Shortfalls in European defense capacities, which have already been felt during the air war in Libya, could be exacerbated by spending cuts that are beginning to manifest themselves in that arena.

The campaign in Libya has been suffering in part because of a shortage of intelligence, surveillance and reconnaissance assets, warns a European military official involved in operational planning. He cites as an example a shortage of Predator unmanned aircraft, noting that there are only a few on hand.

The Libya war has seen NATO allies contribute a variety of high-end systems such as the U.S. Air Force RC-135 Rivet Joint signals intelligence aircraft, Royal Air Force Sentinel R1 ground-surveillance aircraft, and U.S. Global Hawk and U-2 intelligence systems, and has been using them to cross-cue each other to obtain detailed information on parts of the country. However, the official warns, that level of detail is available only for relatively small parts of Libya, leaving NATO with an incomplete picture of what is going on overall except for some hot spots on the coast. Collection efforts are further hampered because manned intelligence assets are operating at standoff distances outside of the range of Libyan air defenses.

That opinion is not shared by all, however. One RAF official points out that the air campaign has been able to limit collateral damage in part by providing persistent surveillance of potential targets for extended periods, monitoring them to detect patterns and assure that targets are struck only when no civilians are nearby.

Nevertheless, Gen. Mark Welsh, commander of U.S. Air Forces in Europe, says: “We need more intelligence, surveillance and reconnaissance” and that “we need to improve our dynamic targeting.” One useful step might be for NATO to establish a remotely piloted aircraft center of excellence to help to help guarantee that member-owned systems are interoperable.

But other shortfalls exist. Maj. Gen. Henrik R. Dam, commander of tactical air command for the Danish air force, says air-to-air refueling assets have been in short supply. What is more, he says, staffing at NATO's Combined Air Operations Center Five in Poggio Renatico, Italy, the planning center of the air campaign, is 30% undersubscribed for current operations.

Welsh adds that command-and-control and secure communications capacities “are not what they should be.”

Then-U.S. Defense Secretary Robert Gates, on the eve of his departure last month, lamented Europe's capability shortfalls that manifested themselves in Europe. And, he expressed concern that looming budget cuts would further erode the capability gaps with the U.S.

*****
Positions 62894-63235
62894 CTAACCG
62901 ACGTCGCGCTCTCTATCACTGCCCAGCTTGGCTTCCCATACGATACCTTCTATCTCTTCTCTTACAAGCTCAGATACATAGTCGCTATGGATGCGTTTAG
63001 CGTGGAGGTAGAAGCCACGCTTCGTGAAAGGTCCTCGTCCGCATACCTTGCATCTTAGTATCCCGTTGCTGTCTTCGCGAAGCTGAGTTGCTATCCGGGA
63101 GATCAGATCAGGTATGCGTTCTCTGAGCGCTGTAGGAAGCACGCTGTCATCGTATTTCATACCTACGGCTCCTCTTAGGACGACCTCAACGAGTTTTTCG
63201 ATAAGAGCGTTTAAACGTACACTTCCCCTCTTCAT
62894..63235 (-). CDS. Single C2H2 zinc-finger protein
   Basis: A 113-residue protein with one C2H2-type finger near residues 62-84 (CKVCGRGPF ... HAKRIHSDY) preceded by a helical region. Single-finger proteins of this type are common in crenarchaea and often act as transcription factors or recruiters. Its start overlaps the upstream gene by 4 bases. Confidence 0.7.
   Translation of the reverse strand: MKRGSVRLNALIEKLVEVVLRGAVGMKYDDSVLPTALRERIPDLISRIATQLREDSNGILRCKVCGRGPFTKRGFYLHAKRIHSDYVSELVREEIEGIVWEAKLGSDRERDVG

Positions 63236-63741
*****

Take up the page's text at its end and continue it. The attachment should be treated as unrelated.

U.K. Defense Secretary Liam Fox echoes Gates's comments. Too many European allies “are looking for a free ride,” Fox says. As to NATO members not providing adequate financial resources to defense, he says: “If they want the insurance policy, perhaps they should be willing to pay the premium.”

That view is for the most part shared continent-wide. If European militaries reduce modernization spending in light of a tighter fiscal environment, it could lead to countries cutting the same capabilities, “creating potentially even bigger gaps and shortfalls” in some areas and even more duplication in others, Lt. Gen. Aarne Kreuzinger-Janik, German air force chief of staff, said at the Royal United Services Institute's Air Power Conference 2011.

To ameliorate that problem, Kreuzinger-Janik suggests Europe should look more broadly at the cuts being proposed. He notes that a “European airpower capability gap” study could be useful in assessing whether particular military skills are at risk. The goal would be to examine what the impact of a European-wide planned restructuring efforts would be on the region's air power more broadly.

One way to minimize the damage would be to work more cohesively, Kreuzinger-Janik notes, citing cooperation in the air defense, unmanned aircraft and transport helicopters realms as possible options.

Gen. Patrick de Rousiers, inspector general for the French air force, shares the German commander's views. De Rousiers lists cyber and space warfare as potential areas for cooperation, along with missile defense and unmanned aircraft.

France is already embarked on a broad cooperation agreement with the U.K. across a range of areas, including the operational front and defense modernization, particularly addressing precision weapons and unmanned aircraft. But the aerospace industry has some concerns as to the countries' abilities to finance cooperative programs being planned.